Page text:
Most of my friends outside of medical school have either already had Spring Break or are just beginning it. As for me, I have a month left of block 5 before embarking on a short vacation. 😯
This block, we’ve been studying the nervous system, infectious diseases, behavioral science, and medical ethics. Each of the courses has varying levels of workload, but I’m enjoying all of them in different ways.
I’ve waded through four blocks of material to finally arrive at the study of my “favorite” system – that consisting of neurons, central nervous system pathways, neurodegenerative disorders, neurological/physical manifestations of said disorders, etc. The upperclassmen said it’s one of the best courses at Baylor Med, and their insight has proven to be extremely accurate.
Medical ethics is also pretty cool. Having a chance to work in small groups to discern the ethical appeals associated with different cases is an exercise I’m sure all physicians will encounter throughout their careers. How do we deal with respecting a patient’s autonomy while simultaneously “doing no harm?” How do we balance ethical guidelines with our humanity? Very interesting (and relevant) topics… and more to come in the coming weeks. 🙂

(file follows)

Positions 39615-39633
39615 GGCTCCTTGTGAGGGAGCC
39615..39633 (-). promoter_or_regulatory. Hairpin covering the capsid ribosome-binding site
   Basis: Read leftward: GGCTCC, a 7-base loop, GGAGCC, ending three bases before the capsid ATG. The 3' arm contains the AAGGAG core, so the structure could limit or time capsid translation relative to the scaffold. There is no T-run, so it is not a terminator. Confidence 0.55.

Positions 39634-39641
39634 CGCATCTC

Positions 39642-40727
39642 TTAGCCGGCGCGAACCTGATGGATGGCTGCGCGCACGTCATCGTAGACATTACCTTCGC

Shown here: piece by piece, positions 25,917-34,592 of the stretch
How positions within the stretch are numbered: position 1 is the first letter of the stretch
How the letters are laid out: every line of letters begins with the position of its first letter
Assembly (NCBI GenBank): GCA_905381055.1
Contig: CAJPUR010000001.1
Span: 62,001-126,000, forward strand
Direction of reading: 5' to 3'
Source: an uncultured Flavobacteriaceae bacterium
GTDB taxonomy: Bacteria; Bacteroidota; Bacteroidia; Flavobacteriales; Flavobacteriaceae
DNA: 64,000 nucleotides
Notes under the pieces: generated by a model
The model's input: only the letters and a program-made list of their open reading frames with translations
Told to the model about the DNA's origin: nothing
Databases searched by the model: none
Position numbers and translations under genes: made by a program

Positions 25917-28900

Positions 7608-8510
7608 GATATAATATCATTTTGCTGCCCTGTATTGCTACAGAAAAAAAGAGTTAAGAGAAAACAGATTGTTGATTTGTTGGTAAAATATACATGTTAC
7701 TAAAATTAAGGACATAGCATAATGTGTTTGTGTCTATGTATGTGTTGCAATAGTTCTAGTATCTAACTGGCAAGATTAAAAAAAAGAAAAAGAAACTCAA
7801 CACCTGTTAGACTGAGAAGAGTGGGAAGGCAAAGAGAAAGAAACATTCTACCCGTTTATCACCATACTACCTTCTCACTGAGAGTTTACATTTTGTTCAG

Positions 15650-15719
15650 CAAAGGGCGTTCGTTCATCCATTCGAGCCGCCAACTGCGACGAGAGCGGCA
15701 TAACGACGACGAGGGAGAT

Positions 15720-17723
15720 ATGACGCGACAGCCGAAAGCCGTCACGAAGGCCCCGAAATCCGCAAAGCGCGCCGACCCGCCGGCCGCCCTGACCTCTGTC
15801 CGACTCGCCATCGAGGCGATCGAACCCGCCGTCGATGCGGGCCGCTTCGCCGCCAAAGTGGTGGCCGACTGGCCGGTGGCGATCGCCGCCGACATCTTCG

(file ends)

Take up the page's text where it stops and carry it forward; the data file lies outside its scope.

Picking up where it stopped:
Behavioral science is an interesting class. In most lectures, we watch short video clips of prepubescent children responding to certain questions designed to test their reasoning skills (and thereby assess the progress of their development). We’ve learned about some important “landmarks” in a child’s development, analyzed the theories of famous psychologists like Piaget, and watched lots and lots of adorable babies crawling around on video.
Infectious disease (ID) seems to be draining the most of my time. Unfortunately, there’s no logic or rationale behind most of it. Instead, wrought memorization is the name of the game. What’s the most common cause of meningitis in a neonate? What’s the best way to diagnose treponema pallidum? What’s the recommended treatment for enterococcus? Despite the rigorous memorization, infectious disease is no doubt one of the most clinically applicable courses I’ve taken. If a patient walks into the clinic with a headache, rash, and fever… my ID knowledge will immediately consider a rickettsial infection as a possibility.
All in all, I think the block has been going well. I’m beginning to feel the stereotypical pressures of being a “medical student”, but I’ve been having a lot of fun week to week thanks to my amazing classmates. 🙂